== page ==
Apologies for the fuzzy title...

My problem is this; I have a SQL Server table persons with about 100.000 records. Every person has an address, something like "Nieuwe Prinsengracht 12 - III". The customer now wants to separate the street from the number and addition (so each address becomes two or three fields). The problem is that we can not be sure of the format the current address is in, it could also simply be something like "Velperweg 30".

The only thing we do know about it is that it's a piece of text, followed by a number, possibly followed by some more text (which can contain a number).

A possible solution would be to do this with regexes, but I would much (much, much) rather do this using a query. Is there any way to use regexes in a query? Or do you have any other suggestions how to solve such a problem?

+4  A: 

SQL Server and T-SQL are rather limited in their processing prowess - if you're really serious about heavy-lifting and regexes etc., you're best bet is probably creating an assembly in C# or VB.NET that does all that tricky Regex business, and then deploying that into SQL-CLR and use the functions in T-SQL.

"Pure" T-SQL cannot really handle much string manipulation beyond SUBSTRING and CHARINDEX - but that's about it.

+1: But you forgot about [PATINDEX](, which [has limited pattern matching](
OMG Ponies
@OMG Ponies: ok, I give you "very limited" pattern matching :-)
Yeah, this seems to be the best option indeed... Thanks, I think I will try to do something like this.
@Lex: Separate from how you implement your solution, you might be able to find more information on address-parsing rules. You will find out that many have had this problem, and maybe they're sharing their knowledge.

This sounds like the common "take a piece of complex text that could look like anything and make it look like what we now want it to look like" problem. These tend to be very hard to do using only T-SQL (which does not have native regex functionality). You will probably have to work with complex code outside of the database to solve this problem.

Philip Kelley

This should help. Cheers!

YIKES! Instantiating an external COM object - my skin crawls ....
Got any better ideas? SQL Server's rather limited in this matter
@Hal: yes - SQL-CLR ! As of 2005, that's definitely the best and easiest way to extend SQL Server - beats external COM stuff hands-on, every time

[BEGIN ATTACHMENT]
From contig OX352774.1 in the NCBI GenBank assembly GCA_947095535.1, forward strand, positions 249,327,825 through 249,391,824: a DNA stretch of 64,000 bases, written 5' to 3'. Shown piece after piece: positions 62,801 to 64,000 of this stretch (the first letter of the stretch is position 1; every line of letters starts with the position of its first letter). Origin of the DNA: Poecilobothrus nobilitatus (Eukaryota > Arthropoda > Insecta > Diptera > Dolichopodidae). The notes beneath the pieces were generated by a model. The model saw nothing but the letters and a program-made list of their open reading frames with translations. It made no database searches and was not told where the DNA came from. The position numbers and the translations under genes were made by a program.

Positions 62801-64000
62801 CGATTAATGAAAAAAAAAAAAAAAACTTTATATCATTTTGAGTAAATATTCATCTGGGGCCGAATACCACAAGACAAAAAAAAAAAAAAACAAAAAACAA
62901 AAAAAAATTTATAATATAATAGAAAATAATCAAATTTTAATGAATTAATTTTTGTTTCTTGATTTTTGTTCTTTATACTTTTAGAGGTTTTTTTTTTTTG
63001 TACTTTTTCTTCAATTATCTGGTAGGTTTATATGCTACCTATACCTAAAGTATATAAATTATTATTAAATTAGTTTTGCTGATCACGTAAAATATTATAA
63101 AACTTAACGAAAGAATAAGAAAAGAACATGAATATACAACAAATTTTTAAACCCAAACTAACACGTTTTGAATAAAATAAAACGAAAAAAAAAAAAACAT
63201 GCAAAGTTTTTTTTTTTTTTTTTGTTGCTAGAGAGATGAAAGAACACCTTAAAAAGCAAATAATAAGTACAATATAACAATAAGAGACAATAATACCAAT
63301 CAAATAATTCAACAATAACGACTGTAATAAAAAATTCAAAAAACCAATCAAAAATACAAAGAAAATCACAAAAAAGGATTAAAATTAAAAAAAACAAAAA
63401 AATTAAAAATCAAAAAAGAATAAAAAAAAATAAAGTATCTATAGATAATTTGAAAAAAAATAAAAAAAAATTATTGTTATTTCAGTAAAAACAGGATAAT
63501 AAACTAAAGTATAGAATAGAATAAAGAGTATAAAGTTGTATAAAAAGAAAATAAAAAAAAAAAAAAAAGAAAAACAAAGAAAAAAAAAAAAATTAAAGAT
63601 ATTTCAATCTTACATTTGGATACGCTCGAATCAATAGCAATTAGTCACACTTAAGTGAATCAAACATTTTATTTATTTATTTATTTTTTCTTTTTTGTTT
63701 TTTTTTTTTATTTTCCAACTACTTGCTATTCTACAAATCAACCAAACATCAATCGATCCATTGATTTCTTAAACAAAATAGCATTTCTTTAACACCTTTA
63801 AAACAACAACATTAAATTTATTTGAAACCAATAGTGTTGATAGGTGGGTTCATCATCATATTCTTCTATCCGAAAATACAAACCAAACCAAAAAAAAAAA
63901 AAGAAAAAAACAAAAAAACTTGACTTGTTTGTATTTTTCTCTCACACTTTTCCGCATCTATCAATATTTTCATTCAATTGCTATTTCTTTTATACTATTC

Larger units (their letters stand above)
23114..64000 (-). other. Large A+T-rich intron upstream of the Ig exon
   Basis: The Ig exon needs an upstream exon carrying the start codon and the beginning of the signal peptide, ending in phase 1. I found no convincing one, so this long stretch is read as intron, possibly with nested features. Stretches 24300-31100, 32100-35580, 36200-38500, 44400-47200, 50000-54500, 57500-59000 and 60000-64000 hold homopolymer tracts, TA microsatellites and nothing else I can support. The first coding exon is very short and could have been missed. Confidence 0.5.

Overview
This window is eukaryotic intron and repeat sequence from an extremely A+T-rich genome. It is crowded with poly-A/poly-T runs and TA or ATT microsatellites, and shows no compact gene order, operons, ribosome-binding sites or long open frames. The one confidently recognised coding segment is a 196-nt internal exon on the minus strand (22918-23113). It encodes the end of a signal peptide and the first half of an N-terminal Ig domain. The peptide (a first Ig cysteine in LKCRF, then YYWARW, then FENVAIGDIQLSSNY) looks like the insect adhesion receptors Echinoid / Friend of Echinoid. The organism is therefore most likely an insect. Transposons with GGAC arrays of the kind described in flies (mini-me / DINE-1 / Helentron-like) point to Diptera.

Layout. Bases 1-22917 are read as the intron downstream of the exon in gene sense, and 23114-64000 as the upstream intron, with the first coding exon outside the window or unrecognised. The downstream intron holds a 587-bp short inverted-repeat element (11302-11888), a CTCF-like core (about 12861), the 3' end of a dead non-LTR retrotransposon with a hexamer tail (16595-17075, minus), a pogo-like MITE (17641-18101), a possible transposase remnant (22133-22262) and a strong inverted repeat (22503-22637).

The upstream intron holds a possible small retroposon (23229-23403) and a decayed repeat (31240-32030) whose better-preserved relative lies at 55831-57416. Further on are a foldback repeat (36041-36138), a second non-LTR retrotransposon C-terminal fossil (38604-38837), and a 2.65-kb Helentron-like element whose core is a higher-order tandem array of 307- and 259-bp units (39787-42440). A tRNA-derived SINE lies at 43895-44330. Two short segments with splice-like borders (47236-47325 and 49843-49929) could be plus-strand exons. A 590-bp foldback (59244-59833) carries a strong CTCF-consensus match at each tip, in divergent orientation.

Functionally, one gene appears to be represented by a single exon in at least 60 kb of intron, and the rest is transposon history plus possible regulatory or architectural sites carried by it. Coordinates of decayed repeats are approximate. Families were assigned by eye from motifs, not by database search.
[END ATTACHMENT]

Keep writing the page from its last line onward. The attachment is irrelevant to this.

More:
Thanks Hal for your answer. I will take a closer look at it tomorrow, but I think this is way to complicated. For me it would probably be faster to create some external script..
+1  A: 

In answer to your "Is there any way to use regexes in a query?", then yes there is, but it needs a little .NET knowledge. Create a CLR assembly with a user-defined function that does your regex work. Visual Studio 2008 has a template project for this. Deploy it to your SQL server and call it from your query.

+1: Why was this marked down? It's correct - on SQL Server 2005+, SQLCLR is a means of getting regex functionality that TSQL will never natively support.
OMG Ponies
+1  A: 

Name and Address parsing and standardization is probably one of the most difficult problems we can encounter as programmers for precisely the reasons you've mentioned.

I assume that whoever you work for their main business is not address parsing. My advice is to buy a solution rather than build one of your own.

I am familiar with this company. Your address examples appear to be non US or Canadian so I don't know if their products would be useful, but they may be able to point you to another vendor.

Other than a user of their products I am not affiliated with them in any way.

+3  A: 

Something like this maybe?

   substring([address_field], 1, patindex('%[1-9]%', [address_field])-1) as [STREET],
   substring([address_field], patindex('%[1-9]%', [address_field]), len([address_field])) as [NUMBER_ADDITON]

It relies on the assumption that the [street] field will not contain any numbers, and the [number_addition] field will begin with a number.

Thanks, it looks promising, I will try it tomorrow!
This works pretty well!! I think I will be able to manage with this. Please note that you have syntax errors in the query, both substrings have one ')' too much at the end.

TGnat is correct. Address standardization is complicated.

I've encountered this problem before.

If your customer doesn't want to spring for the custom software, develop a simple GUI that allows a person to take an address and split it manually. You'd delete the address row with the old format and insert the row with the new address format.

It wouldn't take long for typists familiar with your addresses to manually make 100,000 changes. Of course, it's up to the customer if he wants to spend the money on custom software or typists.

But you shouldn't be stuck with the data cleaning bill, either.

Gilbert Le Blanc